Tom Imeson
Public Affairs

Of Goldscmidt, Imeson and Carter.

The fixes are always in.
Nuff said.

And Goldschmidt protector Ted Kulongoski "proudly" appointed Imeson, who was Governor Goldschmidt's cheif of staff prior to partnering with him as consultants.

Following up on swimmer's comment, the county was going to pay $44 million for the Lincoln Building, which has 256,000 square feet. That's $171/SF, more or less in line with what the Port's selling its headquarters for.
$ Busting Up the Boys Club?

The Lincoln building would require an estimated $23 million in seismic upgrades and other improvements, bringing the total price to $67 million.

The Port building is only 6 years old.

"Tom Imeson
Public Affairs"

Imeson and also Kantor (Prez of some public utility Goldy & Sten tried to take private with PERS money) are basically Goldy's little political pawns.

What, exactly, qualifies them to be CEO of anything? Oh, yes, I know that they were Chief of Staff and PR flak, respectively, for Goldy. But what else did they do in real life? What executive experience did they have in the private sector? (Being appointed Sr VP of the same utility by Goldy cronies is more like a poitical appt than a real job.)

Portland and Oregon have many more successful achievers than just exGoldy water boys. Why does Portland have to settle for the Rapist's drivers, go-fers and yes-men?

This whole thing smells. The Port of Portland is just like TriMet, another public agency that has virtually no accountability to the public. All the Board members are political appointees; and the various executives are hand chosen based upon past deals.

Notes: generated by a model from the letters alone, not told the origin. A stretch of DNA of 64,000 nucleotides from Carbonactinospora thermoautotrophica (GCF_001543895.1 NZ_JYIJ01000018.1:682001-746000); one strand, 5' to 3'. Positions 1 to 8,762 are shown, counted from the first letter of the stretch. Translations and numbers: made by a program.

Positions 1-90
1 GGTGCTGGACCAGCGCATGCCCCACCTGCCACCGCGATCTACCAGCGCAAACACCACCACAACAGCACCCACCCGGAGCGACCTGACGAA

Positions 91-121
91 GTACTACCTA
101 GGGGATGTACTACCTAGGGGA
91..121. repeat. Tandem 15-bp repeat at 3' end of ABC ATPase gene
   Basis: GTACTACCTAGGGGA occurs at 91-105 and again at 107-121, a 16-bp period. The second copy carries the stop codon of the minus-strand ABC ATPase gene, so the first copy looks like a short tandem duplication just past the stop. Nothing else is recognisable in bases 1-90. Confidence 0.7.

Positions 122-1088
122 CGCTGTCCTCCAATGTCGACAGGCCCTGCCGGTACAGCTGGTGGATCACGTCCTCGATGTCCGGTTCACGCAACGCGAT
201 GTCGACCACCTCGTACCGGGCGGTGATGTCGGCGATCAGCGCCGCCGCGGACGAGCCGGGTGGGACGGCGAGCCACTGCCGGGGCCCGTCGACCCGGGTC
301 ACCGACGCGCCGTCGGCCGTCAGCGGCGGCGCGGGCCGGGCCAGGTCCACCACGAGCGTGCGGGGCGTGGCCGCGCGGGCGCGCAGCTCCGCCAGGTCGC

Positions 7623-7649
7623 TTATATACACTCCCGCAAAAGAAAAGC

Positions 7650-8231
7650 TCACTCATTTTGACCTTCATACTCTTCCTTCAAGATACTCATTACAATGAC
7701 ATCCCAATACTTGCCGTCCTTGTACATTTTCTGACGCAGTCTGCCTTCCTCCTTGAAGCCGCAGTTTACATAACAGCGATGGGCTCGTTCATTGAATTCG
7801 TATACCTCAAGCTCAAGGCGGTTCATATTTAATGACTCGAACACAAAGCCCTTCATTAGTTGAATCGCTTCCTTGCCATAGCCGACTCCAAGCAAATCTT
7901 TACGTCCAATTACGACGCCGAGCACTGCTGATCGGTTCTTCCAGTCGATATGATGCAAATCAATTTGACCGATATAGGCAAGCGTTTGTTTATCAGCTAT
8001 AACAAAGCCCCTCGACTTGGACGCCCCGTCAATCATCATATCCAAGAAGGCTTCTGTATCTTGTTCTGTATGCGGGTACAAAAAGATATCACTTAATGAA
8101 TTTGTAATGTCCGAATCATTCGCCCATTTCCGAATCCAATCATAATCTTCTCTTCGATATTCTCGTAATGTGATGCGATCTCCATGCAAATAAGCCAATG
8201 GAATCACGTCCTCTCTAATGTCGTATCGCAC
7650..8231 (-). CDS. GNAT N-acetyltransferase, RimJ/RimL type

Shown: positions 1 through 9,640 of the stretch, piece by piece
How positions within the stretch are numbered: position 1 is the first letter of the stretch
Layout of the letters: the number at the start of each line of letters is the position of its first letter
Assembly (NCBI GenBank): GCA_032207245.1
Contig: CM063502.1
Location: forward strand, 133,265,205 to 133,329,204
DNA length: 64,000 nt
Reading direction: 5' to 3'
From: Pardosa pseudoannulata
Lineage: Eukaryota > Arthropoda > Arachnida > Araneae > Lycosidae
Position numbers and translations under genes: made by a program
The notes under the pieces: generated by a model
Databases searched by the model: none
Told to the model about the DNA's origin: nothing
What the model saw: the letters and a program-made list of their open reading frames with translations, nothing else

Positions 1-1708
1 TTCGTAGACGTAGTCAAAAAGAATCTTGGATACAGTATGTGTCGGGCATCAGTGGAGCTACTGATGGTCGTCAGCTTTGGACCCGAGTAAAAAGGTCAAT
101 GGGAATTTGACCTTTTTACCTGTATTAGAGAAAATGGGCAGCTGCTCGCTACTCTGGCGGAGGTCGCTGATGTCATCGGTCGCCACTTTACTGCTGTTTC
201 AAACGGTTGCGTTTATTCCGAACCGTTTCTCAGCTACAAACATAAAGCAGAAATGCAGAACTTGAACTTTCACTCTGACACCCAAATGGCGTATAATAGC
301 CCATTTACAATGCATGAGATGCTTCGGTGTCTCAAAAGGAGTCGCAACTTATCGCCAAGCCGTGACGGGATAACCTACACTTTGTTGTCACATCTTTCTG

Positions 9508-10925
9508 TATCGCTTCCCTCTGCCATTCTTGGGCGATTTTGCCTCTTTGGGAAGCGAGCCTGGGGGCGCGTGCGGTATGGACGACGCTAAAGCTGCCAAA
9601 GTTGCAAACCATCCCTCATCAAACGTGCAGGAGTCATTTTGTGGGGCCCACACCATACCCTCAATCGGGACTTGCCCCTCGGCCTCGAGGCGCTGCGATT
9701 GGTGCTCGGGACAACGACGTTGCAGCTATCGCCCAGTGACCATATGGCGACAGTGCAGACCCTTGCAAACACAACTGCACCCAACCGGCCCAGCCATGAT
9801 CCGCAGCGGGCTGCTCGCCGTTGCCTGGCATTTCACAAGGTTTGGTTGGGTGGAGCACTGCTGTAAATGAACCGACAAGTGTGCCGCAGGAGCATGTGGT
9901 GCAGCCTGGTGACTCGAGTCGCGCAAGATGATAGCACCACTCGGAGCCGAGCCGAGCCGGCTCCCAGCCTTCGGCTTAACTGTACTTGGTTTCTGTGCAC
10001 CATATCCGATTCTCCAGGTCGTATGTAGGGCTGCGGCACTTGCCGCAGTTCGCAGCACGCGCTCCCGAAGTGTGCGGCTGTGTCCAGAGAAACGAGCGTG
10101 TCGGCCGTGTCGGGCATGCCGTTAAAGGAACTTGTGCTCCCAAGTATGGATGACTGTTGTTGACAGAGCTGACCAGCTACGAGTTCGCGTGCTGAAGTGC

TriMet, Metro, and PoP have discovered that ridership of the airport MAX is not meeting expectation. Ridership is mostly employees at the airport. By moving PoP out to the airport the numbers can be increased and the Cascade Station can have more public employees eating lunch and using other services to make Cascade Station become somewhat viable. It is government serving government-makes all look better. Free enterprise doesn't work, you see.

Hey Jack:

If you were to start this city in the right direction... IE "The Basics" of goverment, how would you do it?

Would you as Mayor say to Homer Williams, "Not today, got to check on Sam, and see if he filled the potholes out in Lents!"

Would you tell Randy he has better things to do beside worry about tape on the sidewalk during "Rose Festival".

Can a mayor in this city ever get elected by running on such a platform?